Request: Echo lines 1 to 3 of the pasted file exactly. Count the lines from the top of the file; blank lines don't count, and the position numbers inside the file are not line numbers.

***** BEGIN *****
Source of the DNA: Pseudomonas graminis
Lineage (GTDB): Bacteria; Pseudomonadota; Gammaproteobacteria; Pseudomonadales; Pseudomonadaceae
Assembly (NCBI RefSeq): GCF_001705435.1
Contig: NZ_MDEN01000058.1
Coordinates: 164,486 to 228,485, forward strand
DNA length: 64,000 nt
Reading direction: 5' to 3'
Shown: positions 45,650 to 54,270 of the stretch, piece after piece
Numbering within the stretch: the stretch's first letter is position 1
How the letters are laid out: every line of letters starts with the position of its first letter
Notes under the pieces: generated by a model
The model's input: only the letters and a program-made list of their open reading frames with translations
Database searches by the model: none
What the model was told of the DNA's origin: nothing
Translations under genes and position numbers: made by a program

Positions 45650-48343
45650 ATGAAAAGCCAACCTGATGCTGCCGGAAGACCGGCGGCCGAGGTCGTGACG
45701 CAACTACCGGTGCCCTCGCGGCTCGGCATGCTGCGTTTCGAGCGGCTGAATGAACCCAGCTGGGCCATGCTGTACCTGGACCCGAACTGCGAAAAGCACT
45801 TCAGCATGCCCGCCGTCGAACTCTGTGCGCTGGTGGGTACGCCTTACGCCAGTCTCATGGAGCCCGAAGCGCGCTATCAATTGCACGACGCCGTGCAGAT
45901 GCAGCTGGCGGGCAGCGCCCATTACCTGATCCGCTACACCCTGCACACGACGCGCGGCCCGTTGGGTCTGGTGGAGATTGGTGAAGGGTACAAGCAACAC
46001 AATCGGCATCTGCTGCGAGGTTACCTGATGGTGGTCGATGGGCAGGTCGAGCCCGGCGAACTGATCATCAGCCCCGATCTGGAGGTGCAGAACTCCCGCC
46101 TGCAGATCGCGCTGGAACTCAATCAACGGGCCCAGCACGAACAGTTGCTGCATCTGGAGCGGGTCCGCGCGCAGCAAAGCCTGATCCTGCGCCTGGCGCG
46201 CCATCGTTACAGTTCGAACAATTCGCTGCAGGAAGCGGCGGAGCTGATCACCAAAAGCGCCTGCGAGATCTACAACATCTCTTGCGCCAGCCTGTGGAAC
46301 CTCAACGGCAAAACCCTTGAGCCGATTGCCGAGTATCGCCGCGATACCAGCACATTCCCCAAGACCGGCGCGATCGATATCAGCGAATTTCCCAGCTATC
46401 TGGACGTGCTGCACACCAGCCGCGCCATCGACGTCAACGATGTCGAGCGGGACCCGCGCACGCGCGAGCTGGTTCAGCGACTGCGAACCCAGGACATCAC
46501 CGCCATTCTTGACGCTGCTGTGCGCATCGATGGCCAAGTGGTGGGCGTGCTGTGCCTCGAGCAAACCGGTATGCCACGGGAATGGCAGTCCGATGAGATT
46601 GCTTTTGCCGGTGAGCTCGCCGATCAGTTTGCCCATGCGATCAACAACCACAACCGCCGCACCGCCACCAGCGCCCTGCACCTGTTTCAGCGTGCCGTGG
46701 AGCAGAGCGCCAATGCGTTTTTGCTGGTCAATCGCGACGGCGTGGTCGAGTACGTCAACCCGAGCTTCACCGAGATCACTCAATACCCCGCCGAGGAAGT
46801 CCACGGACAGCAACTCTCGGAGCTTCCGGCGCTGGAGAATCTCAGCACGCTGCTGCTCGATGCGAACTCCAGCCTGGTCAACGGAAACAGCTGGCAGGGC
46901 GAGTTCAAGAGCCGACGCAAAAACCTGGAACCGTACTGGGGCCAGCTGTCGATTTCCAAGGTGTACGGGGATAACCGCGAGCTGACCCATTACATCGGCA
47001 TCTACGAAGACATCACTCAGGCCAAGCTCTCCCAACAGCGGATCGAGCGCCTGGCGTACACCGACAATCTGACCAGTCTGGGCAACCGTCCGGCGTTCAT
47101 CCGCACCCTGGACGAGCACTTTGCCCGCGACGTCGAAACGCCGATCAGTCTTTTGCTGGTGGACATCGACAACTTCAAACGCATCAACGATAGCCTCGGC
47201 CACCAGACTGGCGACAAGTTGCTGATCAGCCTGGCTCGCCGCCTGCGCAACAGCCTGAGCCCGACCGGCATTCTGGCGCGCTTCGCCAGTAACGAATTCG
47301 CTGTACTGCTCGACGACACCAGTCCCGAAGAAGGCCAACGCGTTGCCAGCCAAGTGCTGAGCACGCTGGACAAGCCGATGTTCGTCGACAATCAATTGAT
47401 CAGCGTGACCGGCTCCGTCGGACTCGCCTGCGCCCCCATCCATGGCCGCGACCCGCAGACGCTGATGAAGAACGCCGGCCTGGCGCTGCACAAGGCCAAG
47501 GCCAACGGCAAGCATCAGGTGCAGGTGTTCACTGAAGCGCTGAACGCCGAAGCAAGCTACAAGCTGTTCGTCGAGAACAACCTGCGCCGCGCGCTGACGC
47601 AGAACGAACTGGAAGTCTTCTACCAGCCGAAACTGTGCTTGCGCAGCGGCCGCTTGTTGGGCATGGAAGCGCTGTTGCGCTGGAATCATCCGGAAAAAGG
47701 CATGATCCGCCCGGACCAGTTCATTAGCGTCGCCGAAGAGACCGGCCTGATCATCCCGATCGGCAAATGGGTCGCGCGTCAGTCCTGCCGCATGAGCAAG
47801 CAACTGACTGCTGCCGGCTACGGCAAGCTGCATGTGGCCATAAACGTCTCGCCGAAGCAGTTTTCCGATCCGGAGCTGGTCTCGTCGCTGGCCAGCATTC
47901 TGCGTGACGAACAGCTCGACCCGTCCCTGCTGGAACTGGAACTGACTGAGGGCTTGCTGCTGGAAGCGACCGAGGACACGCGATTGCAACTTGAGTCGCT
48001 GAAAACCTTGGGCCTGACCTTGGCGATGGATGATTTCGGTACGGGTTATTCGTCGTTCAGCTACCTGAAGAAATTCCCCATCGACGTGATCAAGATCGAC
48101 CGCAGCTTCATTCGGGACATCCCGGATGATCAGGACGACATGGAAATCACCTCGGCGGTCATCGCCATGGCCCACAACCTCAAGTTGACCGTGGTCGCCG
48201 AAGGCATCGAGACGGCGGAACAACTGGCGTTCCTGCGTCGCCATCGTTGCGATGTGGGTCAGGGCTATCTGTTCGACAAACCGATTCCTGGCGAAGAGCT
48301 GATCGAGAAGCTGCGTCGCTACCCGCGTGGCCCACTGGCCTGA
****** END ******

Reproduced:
Source of the DNA: Pseudomonas graminis
Lineage (GTDB): Bacteria; Pseudomonadota; Gammaproteobacteria; Pseudomonadales; Pseudomonadaceae
Assembly (NCBI RefSeq): GCF_001705435.1